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Preview: Matchday 7, MNUFC vs. RSL

MNUFC heads to Salt Lake hoping to continue their run of clean sheets

Real Salt Lake v Minnesota United FC Photo by David Berding/Getty Images

On Saturday Minnesota United (2-4-0, 12th in the Western Conference) travels to Sandy, UT to take on Real Salt Lake (2-1-2, 8th in the Western Conference). It would be easy to figure the game as a tale of two teams moving in different directions.

After their historically bad start the Loons head to Rio Tinto Stadium on a two-game win streak while Real, after winning their first two have since gone without a win in their last three. Even as Minnesota remains near the bottom of the table, with three points on Saturday they could head into the international break feeling like they have earned a fresh start.

Yet it is hard to know what kind of momentum Minnesota will carry into the game, sandwiched between a bye week and an international break. The win streak itself has not been impressive: offensively the team still seems out of rhythm even as the defense has tightened up. And although Real boasts the third best home record in the west since joining the league, United, 4-2-4 against Real all-time, are a bit ambiguous about Sandy: with no wins there but also only suffering one loss, it’s been mostly a one point town for the Loons.

It would also be easy to figure this as a revenge game. Many in Minnesota remember the early season loss to Real, a game that fans and players felt was won with a heavy dose of theatrical dark arts. It was also a loss that spoiled the Loons 2021 return to playing in front of a home crowd. But the villain of that game, goalkeeper David Ochoa, will be missing this one. Ochoa, who, we all remember, has an edge but is not that good, has been good enough to be called up to the US men’s national team for their friendly against Switzerland.

This is also a much different United team than the one that played that day. Ramón Ábila, who was scratched after rushing too quickly into his new team, is much closer to full fitness while Bakaye Dibassy, who was also out the first game with a thigh injury that lingered much longer than expected, is now also fully recovered. After less than a week of full team training new signings Franco Fragapane, who was playing regularly in Argentina before being signed, and Adrien Hunou, who was not playing regularly in France before being signed, will both be available. Although even as they looked good in their first few training sessions with the team, their integration, head coach Adrian Heath said on Thursday, is still a “work in progress.” And Chase Gasper and Romain Métanire seem to have found their rhythm as the entire defensive unit has claimed two clean sheets from the last two games.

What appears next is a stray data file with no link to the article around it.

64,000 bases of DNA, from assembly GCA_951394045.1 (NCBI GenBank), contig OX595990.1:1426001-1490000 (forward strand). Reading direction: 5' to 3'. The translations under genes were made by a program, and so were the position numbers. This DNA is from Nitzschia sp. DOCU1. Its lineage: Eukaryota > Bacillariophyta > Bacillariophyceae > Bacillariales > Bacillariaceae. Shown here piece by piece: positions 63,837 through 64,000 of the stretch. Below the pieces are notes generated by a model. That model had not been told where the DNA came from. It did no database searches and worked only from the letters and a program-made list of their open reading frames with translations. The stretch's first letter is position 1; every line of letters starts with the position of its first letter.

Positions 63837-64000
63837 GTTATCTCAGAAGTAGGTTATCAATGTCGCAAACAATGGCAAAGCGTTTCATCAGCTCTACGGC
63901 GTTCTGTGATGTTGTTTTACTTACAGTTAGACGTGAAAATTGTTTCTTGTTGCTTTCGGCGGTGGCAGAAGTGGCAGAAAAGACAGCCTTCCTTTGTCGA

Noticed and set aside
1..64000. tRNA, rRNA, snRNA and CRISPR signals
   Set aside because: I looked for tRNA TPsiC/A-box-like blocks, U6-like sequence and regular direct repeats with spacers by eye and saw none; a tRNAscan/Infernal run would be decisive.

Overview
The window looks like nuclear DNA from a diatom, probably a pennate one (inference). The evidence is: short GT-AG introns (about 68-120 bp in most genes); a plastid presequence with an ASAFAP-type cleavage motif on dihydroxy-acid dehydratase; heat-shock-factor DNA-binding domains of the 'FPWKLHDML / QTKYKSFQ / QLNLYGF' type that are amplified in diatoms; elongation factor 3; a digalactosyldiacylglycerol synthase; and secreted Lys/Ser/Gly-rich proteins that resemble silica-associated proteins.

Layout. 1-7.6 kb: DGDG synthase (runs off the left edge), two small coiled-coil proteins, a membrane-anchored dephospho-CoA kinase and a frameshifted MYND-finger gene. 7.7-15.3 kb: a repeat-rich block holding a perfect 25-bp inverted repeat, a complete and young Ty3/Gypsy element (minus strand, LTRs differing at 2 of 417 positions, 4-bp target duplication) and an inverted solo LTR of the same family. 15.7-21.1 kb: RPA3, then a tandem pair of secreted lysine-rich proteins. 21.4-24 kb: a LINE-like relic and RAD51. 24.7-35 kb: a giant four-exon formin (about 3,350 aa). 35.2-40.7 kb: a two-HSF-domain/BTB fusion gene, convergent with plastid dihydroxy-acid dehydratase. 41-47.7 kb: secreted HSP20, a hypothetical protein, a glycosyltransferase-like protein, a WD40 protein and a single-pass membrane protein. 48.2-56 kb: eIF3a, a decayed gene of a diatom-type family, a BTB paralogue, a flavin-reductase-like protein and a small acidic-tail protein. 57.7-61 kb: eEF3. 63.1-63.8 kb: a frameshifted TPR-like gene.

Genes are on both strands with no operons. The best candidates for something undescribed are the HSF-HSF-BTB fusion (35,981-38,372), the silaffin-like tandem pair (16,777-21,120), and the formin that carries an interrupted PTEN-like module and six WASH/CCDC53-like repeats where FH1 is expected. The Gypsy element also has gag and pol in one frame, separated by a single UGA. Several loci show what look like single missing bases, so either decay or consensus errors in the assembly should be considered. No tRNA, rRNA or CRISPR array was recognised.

The biggest difference, though, will be the absence of Emanuel Reynoso, who is listed as out with a left knee injury. Having trained on his own for much of the runup to this weekend’s game, Heath said on Thursday that Reynoso was “virtually there.” On the chances of his starting Heath added that “it’s a case of whether ... we get to the stage where we feel as though we might do him more harm than good for 90 minutes with the two weeks after. We’ll probably make a decision with that on the day.” And so the decision has been made for caution. So far this season almost all of Minnesota’s offense has passed through Reynoso; missing him might force some creativity but it is hard to imagine how the Loon’s might play without him.

Given all of that change, then, maybe this is a contest between two clubs and two plans. Against Minnesota’s continual roster movement Salt Lake has one of the most grounded and solid programs in MLS, with eleven homegrown players on the senior team, nine of whom have come through the RSL Academy system. But for all the organizational stability and tactical cohesion that RSL’s academy system provides, head coach Freddy Juarez, who also came through the academy’s coaching ranks, is having a difficult time finding a preferred XI. Andrew Brody, Justen Glad, Erik Holt, Marcelo Silva, and Donny Toia have all had time in various configurations as the starting defensive unit. And up front while Rubio Rubin continues to be a revelation as designated player Damir Kreilach does what he has always done, Albert Rusnák, Real’s second DP, has struggled, forcing Juarez to continually work his entire offense in hoping to find a combination to unlock everyone at once.

It’s hard to know what to expect this Saturday. In the end it might just be a final early-season game before a long break. A game for Dibassy to run off some rust. A chance for Fragapane and Hunou to get a few real minutes with their new teammates. And one last outing before Ján Greguš, Lod, and Jukka Raitala head off to the Euro’s. Maybe it is just a chance to get a point on the road before the heart of the season begins in June.